Prisoners of Conscience
Mess hall in a segregated prison
Over six thousand COs who refused to serve in the Army and in Civilian Public Service camps, or whose drafts boards deemed them insincere, went to Federal prison. In fact, one out of every six men in U.S. prisons during World War II was a draft resister. Among them were Elijah Muhammad, the leader of the Nation of Islam, and legendary jazz musician Sun Ra. War resisters found themselves behind bars for up to six years. Some were even held up to two years after the war ended.
Imprisoned draft resisters represented a broad spectrum of Americans. While over 75 percent of those imprisoned were Jehovah's Witnesses, members of traditional peace churches were joined by other Protestants, Catholics, Jews, socialists and anarchists. Large numbers of Puerto Ricans refused draft induction to protest Puerto Rico's colonial status. Many Hopi Indians, who are traditionally pacifists, refused the draft call.
Seventy-three Japanese American internees refused draft orders from the
Heart Mountain relocation camp in Wyoming to protest the internment of Japanese-Americans. They were imprisoned for their action.
CO prisoners were threatened by fellow inmates and guards and spent long periods in total darkness, on hunger strikes and in solitary confinement. The war resisters who were followers of Gandhi and crusaders for non-violent resistance to evil applied their strategy to ending segregation in prison. Their hunger strike, waged to desegregate dining in Danbury Prison, lasted 135 days before the warden capitulated and Danbury became the first federal facility with integrated meals. When they won, the hunger strikes spread to other prisons. Eventually the entire federal prison system was integrated.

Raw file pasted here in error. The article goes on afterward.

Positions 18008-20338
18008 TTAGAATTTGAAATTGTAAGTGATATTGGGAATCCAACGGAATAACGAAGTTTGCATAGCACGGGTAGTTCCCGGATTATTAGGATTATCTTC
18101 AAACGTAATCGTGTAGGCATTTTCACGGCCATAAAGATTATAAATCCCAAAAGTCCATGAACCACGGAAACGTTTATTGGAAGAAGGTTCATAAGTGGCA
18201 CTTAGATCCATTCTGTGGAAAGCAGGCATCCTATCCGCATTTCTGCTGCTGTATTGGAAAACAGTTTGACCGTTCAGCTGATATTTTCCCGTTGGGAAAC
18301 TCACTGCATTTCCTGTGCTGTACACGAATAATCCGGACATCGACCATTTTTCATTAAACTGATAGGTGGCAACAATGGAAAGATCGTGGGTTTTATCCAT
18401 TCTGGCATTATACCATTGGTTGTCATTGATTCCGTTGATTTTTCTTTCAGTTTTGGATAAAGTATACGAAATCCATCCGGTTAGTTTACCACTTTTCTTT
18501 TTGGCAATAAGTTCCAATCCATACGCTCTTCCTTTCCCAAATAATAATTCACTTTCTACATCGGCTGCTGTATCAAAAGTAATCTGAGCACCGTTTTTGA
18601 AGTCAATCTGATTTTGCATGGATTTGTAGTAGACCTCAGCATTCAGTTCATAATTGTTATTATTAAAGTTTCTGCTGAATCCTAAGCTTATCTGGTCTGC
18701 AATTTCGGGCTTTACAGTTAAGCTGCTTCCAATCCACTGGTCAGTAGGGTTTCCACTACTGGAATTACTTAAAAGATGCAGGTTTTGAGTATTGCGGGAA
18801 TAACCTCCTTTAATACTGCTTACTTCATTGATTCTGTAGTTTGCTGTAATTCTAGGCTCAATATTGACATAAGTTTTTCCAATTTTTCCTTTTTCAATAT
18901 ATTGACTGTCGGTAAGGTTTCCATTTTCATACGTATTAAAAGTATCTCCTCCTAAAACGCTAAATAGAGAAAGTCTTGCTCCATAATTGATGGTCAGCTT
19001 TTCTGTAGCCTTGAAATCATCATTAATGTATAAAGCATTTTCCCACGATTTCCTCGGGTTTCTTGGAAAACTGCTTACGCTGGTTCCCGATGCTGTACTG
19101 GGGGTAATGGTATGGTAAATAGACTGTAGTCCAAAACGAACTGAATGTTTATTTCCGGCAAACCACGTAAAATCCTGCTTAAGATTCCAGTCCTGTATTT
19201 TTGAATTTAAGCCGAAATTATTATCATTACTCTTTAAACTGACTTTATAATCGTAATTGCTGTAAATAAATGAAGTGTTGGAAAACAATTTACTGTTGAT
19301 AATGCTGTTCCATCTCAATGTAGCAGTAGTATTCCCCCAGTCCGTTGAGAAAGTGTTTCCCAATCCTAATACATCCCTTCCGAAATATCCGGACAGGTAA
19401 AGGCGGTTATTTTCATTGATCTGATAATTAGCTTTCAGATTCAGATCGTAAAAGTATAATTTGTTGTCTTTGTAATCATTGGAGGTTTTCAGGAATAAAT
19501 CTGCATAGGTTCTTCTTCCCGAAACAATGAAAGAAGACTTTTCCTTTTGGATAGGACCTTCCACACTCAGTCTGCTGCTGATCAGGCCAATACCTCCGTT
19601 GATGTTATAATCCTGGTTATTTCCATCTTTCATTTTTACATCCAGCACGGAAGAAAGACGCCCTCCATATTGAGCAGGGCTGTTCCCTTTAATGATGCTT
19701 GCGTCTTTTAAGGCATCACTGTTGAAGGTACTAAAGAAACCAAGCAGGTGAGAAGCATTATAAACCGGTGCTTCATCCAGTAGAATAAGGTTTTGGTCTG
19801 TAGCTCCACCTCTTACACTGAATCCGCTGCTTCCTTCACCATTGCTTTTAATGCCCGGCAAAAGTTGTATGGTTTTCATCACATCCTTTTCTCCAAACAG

While suffering forced feeding and long bouts of isolation, many war resisters found strength of spirit in their prison experiences and went on to build social movements based on non-violence.
Prison authorities saw COs as a problem population. James Bennett wrote the following about the imprisoned war resisters in his 1943 Annual Report as the Director of the Bureau of Prisons:
The most difficult group of conscientious objectors [is] the political or philosophical objector. He is primarily the reformer with a zeal for changing the social, political, economic and cultural order. Objection to war frequently is only one element of his program....He is more an activist than a pacifist... His motivation frequently stems from an over-protective home or a mother fixation, or from a revolt against authority as typified in the home and transferred to society at large. He is a problem child - whether at home, at school or in prison.